Wright Flyer Replica: New Gateway into Montgomery
From here on out, if you're travelling through Montgomery on I-65, you'll want to look for the city's new welcome sign: a life size Wright Flyer replica.
With the 40-foot wing span, it will appear as if the plane is flying over the bluff and onto the interstate.
Thursday the city installed the iconic gateway at the new Wright Brother's Park, once Overlook Park, in downtown Montgomery.
Up close, it's almost an exact replica, in every sense of the word, except instead of wood, it's made out of steel.
"I think at first people are going to think, ' What is that?' but I think it's going to be something really neat to see," said Rachael Pike of Montgomery.
It's not just an airplane, it's a historic Montgomery landmark, created originally by the famous Wright Brothers who started the nation's first aviation training school in 1910 at what's now Maxwell Air Force Base.
"We need to celebrate and reclaim that history and to have something that people can see," said Montgomery Mayor Todd Strange.
"It's a pride factor for us, we have something now that a lot of people would like to have, but no body does have," he said.
What makes it so special is the incoming view from I-65 South, and many people in Montgomery are excited about it.
"I think it's pretty cool, I think that once you're coming down 65 and see this plane, I think it's going to be really nice to come into Montgomery and see the Wright Brother's Plane," said Amanda Welch of Pike County.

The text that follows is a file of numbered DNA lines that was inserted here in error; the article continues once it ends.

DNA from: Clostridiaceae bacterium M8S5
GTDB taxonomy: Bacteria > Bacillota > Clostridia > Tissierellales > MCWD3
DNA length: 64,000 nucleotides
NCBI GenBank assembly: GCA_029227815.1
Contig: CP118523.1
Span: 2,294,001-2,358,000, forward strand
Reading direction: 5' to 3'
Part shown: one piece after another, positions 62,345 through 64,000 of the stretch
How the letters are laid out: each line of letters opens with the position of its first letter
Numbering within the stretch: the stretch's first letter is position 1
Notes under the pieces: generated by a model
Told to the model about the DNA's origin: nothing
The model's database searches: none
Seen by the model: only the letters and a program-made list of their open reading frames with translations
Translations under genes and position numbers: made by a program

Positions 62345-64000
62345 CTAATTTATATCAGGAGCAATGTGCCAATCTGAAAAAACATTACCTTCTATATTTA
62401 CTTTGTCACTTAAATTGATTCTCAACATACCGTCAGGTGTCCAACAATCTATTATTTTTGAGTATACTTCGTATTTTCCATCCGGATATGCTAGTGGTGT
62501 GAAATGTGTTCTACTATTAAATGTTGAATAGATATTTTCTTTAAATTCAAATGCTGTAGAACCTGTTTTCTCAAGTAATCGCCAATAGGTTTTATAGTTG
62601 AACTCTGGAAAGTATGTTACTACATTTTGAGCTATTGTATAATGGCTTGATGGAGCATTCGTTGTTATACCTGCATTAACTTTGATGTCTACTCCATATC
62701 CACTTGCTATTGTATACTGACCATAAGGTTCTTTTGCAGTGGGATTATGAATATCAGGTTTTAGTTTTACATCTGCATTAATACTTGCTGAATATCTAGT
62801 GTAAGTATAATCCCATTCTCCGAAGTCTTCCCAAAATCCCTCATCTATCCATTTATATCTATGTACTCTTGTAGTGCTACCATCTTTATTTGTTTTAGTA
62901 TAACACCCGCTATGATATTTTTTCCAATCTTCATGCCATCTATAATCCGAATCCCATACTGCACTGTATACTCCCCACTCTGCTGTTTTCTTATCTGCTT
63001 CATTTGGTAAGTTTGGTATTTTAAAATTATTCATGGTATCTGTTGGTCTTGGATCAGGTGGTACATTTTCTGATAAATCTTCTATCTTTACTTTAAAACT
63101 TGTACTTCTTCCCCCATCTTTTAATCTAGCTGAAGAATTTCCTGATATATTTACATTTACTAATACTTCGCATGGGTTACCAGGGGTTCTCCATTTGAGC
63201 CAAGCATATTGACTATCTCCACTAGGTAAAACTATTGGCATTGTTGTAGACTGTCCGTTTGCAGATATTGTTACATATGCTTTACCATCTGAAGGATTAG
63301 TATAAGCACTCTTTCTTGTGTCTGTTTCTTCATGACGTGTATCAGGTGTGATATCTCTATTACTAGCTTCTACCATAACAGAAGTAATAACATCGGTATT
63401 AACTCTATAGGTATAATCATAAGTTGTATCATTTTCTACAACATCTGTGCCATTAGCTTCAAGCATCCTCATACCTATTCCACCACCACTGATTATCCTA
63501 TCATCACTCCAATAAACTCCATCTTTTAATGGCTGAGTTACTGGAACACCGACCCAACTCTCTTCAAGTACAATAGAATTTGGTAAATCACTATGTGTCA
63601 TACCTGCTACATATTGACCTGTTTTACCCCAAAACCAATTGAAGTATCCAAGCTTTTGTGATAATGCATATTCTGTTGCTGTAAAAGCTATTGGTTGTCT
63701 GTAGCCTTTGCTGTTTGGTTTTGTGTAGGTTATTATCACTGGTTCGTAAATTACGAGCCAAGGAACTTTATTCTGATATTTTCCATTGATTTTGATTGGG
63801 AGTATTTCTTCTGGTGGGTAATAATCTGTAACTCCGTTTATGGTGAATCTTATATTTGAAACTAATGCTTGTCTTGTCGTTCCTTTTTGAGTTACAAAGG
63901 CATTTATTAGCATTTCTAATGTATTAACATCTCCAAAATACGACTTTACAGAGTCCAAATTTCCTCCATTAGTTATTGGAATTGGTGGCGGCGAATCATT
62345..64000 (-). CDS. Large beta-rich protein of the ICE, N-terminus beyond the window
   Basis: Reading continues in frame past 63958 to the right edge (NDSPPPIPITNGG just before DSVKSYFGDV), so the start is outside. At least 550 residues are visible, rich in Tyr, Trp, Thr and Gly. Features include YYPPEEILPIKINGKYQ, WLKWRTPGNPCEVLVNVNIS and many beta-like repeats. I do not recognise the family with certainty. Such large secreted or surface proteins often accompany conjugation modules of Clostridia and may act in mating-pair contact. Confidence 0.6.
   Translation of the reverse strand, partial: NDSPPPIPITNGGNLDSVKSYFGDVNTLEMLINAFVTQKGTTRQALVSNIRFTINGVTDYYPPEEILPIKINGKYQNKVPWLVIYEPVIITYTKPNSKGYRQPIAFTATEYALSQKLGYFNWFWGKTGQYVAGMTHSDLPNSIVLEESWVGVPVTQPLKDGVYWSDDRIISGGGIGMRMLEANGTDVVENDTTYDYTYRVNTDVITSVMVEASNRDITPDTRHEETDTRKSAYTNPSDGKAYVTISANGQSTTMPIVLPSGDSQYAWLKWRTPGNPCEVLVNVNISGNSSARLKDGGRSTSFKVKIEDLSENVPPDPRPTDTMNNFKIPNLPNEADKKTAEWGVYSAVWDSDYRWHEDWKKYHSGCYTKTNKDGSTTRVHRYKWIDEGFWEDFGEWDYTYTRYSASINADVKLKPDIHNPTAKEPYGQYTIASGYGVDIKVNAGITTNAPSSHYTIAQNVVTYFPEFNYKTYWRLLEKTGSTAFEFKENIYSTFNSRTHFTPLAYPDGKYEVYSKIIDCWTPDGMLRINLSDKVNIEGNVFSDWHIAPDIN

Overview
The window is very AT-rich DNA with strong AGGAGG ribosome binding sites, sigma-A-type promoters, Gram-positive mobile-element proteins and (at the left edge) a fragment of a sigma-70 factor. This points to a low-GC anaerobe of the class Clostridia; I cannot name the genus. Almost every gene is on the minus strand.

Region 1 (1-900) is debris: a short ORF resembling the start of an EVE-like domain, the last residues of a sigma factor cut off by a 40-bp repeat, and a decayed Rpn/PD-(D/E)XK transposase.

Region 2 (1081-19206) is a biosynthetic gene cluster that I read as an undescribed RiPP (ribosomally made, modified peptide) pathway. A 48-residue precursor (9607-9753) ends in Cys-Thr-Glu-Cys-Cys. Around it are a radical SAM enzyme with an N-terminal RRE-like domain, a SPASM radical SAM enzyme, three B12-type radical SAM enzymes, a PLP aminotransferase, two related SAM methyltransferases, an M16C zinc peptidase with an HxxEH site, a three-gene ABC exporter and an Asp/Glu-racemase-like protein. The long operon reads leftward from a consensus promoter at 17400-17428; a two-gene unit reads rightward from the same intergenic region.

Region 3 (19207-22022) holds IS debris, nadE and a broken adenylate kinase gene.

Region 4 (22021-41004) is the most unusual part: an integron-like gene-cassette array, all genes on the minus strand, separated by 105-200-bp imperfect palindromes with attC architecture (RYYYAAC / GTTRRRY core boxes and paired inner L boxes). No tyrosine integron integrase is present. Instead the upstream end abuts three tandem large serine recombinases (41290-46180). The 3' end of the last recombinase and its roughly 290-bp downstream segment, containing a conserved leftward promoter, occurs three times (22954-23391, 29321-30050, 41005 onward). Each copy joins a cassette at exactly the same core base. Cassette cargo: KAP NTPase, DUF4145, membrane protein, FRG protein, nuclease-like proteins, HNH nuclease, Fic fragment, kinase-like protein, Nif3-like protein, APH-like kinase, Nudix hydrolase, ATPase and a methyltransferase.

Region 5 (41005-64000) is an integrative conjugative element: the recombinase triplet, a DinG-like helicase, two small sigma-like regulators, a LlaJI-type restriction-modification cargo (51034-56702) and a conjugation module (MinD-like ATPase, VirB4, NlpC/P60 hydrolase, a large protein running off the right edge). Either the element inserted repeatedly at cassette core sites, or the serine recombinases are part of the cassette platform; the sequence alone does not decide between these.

Burt Steel Inc. of Montgomery was hired to create and install the Wright Flyer. Lee Burt, shop foreman, thinks his crew put in about one thousand hours of man power over the past year from start to finish.
"Every little part on [the Wright Brothers] plane we have on this plane," Burt said. "Honestly there's going to be some details that people will not be able to see, but they're there."
And they're there for a reason, to pay tribute to the accomplishments of the Wright Brothers, bringing the Wright Flyer to its natural home in Wright Brothers Park, Montgomery, Alabama, the birthplace for civil aviation.
While it's exciting to get to this point, Mayor Strange says there's sill a lot to go until the park opens to the public July 2nd.
The city still has to add inside lane street parking to Maxwell Boulevard, narrowing the four lane road to two driving lanes.
Even though the city hired Burt Steel, to create the flyer, upon instillation, Burt Steel decided to donate the nearly $45,000 Wright Flyer project to the Riverfront Foundation.